There are times where when a hockey game ends 2-1, there's only so much to talk about beyond good goalie play and the tension involved. Low-scoring, low-event game can leave you with only so much to say.
Suffice to say, last night at TD Garden was not one of those times. You'd be hard-pressed to find a more eventful, more up-and-down 2-1 hockey game.
Matt Niskanen scored on a blast from above the slot above halfway into the 3-on-3, and Phillip Grubauer made 33 saves to preserve the two points for the victors as the ragged Washington Capitals still managed to escape TD Garden with their seventh straight victory over the Boston Bruins. The B's, for their part, earned their OT point in spades, skating with and, at several points, even dominating the Caps.
It would be impossible to talk about this game without the full context. The Capitals had won six in a row against the Bruins coming in, but with noted Bruins-killer Braden Holtby sitting out the second half of a back-to-back in favor of Grubauer, the Capitals playing their fourth game in five days, and the now-somewhat-familiar lack of No.1 DMan John Carlson, the scales appeared tipped in the Bruins favor. And that's indeed the way this one started.
At Kevan Miller made a nice play at the offensive blue line, gloving a clearing attempt with his left hand and whacking the puck back down low. Brad Marchand, who's been so hot lately that it's news that he did not score the Bruins goal in this game, collected it and sent a perfect pass across rainbow road to a net-crashing-and-competeley-wonderful Patrice Bergeron. Bergeron did not miss, and it was 1-0 Bruins. The Caps had gotten got in a long shift in their own zone, and it looked like if the Bruins could apply their normal amount offensive pressure, it might be a long-night for the weary, league-leading visitors.
And really, maybe that's the way it went in an alternate universe, because the Bruins were afforded so many chances while the game was still 1-0 to open up their lead. Tuukka Rask had another good night--Niskanen's game-winner was a bit of a puzzler, but you can't put a game where a goalie stops 28 of 30 on the goalie unless one of those goals involves him yelling "I object to this violent sport!" and skating out the zamboni door--and that included his need to clean up a couple of prime Washington Capitals scoring chances in the late first. Evgeny Kutnetsov, who was by far the most dangerous player on either team who somehow didn't register a point, was stopped on a semi-break after an awful Dennis Seidenberg turnover. This event was repeat itself late in the game when David Krejci blindly flipped the puck towards a forechecking Kutznetsov (Krejci actually did this again with a different Cap that I tragically didn't write down the name of -- it was a weirdly bad game for The Matrix in terms of puck security).
The second period is what everyone will, understandably, be talking about, however. First, the Bruins came out with a jump in their step that the Capitals were having trouble matching, and when Torey Krug made a sweet "NHL 2007" move towards the slot plus shot back into the short side netting to make the game 2-0, the world seemed to make sense.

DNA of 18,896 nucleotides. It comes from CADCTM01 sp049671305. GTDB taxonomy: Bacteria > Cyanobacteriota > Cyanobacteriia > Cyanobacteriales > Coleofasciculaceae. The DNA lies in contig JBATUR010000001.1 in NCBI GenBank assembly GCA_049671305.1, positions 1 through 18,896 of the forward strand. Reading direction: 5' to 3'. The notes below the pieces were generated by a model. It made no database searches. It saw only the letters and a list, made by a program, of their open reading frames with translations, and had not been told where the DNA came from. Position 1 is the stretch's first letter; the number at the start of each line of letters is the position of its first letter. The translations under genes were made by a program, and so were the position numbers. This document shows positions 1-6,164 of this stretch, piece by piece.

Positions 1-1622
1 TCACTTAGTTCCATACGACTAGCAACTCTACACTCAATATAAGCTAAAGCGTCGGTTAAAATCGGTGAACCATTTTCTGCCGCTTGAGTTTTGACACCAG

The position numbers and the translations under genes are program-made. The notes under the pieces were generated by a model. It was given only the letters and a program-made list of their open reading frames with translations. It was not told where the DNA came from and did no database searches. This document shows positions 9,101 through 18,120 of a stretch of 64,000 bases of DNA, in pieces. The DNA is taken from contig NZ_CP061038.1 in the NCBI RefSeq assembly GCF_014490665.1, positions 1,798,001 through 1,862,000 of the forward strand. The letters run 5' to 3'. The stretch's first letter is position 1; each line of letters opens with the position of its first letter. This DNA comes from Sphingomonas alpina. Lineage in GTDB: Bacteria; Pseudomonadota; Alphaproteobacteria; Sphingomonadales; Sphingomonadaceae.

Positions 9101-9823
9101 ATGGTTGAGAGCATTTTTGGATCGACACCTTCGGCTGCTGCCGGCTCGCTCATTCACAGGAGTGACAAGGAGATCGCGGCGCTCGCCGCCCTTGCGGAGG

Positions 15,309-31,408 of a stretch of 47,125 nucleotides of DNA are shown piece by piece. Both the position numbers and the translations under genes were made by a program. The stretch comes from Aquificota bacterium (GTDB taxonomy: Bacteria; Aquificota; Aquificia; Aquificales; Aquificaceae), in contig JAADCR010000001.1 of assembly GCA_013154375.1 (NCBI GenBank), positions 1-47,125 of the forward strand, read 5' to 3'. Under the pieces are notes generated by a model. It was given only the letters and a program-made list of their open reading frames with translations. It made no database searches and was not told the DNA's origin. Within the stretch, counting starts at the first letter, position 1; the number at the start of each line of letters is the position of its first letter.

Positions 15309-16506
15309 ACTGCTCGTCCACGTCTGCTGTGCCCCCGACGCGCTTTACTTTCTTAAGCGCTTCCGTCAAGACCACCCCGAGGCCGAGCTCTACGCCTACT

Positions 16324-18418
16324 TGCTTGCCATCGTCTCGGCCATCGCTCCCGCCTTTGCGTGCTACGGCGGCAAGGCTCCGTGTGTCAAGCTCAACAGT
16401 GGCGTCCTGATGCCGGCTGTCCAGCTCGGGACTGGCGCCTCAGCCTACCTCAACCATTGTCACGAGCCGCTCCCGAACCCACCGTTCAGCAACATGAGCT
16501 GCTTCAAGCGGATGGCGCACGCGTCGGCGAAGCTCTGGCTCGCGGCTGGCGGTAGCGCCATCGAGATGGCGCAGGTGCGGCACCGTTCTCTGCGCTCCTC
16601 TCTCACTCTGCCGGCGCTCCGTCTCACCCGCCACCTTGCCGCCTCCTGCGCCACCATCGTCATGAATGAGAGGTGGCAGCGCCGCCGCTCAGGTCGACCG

Remember what was said earlier context? Here's some more context for you: last night, the reffing was crap. Don't mistake this for "the Bruins got robbed of two points" or "everyone is against is" or "Wes Welker should be on this team instead of Matt Beleskey," or any other homer-esque statements, but this generally just wasn't a very tightly called game. Multiple calls came from officials who were too far away to have a good view, the penalty threshold was set in the bizarre place where you know a lot of calls are going to be made but still can't tell what's actually considered an offense, and, frankly, despite other people who covered this game coming around on it, I never did see a convincing view of the play on the aforementioned Krug goal--which would've been the DMan's first Dec. 5th because apparently he swapped luck with Brett Connolly--that warranted calling it back for offsides.
Nonetheless, in one of the key points of this game, that's what happened. Somehow the refs took Barry Trotz's challenge--a solid gamble given that Trotz's team was trailing on the road and looking very uneven against Claude Julien's squad--and determined that Loui Eriksson had been offside on the zone entry. Even the Bruins post-game crew determined that this was the correct call, and they're not exactly impartial. Thing is, I'm not sure what they or the refs were looking at:
That's the puck clearly in the zone and Loui Eriksson, at the bottom right corner, pretty clearly keeping himself onsides with the right skate being on the blue line. It's hard to see from this angle, but his skate only comes up off the ice after this. Is this call the reason the Bruins lost? No, that'd be pretty weak to claim. Is it a bad call that pretty much typified a night of reffing that felt like things were decided via coin flip? You bet. Is it absolutely bizarre that this was called onside at the time somehow the review overturned this? Yeah, especially since--while I despise it--the reasoning is supposed to be that it's "conclusive evidence" in order to overturn. Perhaps the refs ended up with a better angle on this than what we're looking at, but I think you would be hard-pressed to convince me that this wasn't an error on the officials' part.
Not long after that would come what I'd term as the true turning point of this contest, in more ways than one. The Capitals star Alex Ovechkin, at 5:36 into the second, took a run at Kevan Miller. The latter was turning to play the puck along the boards, so he was fair game for physical contact. He was not, however, fair game to be charged, even if the Caps' captain did slow up (and, for whatever credit it gives him, seemed to instantly realize he'd screwed up) and driven into the boards from behind. There was a scrum, in which the Bruins forwards rushed in on Ovechkin, and we were left with two penalties called. In meantime, Miller lay crumpled on the ice, the unfortunate result of the hit being an injury to his surgically-repaired shoulder.